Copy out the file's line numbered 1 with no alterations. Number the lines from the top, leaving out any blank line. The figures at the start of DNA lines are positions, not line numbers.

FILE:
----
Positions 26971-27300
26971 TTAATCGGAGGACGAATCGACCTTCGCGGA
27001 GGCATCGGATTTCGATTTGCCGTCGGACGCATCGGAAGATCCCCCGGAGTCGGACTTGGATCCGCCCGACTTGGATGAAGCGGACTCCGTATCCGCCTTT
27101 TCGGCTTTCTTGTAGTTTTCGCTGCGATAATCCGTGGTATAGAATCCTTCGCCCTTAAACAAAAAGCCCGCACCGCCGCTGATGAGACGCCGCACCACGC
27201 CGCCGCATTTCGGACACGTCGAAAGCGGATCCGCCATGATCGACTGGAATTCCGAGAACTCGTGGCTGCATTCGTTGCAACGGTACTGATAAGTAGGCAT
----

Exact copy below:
Positions 26971-27300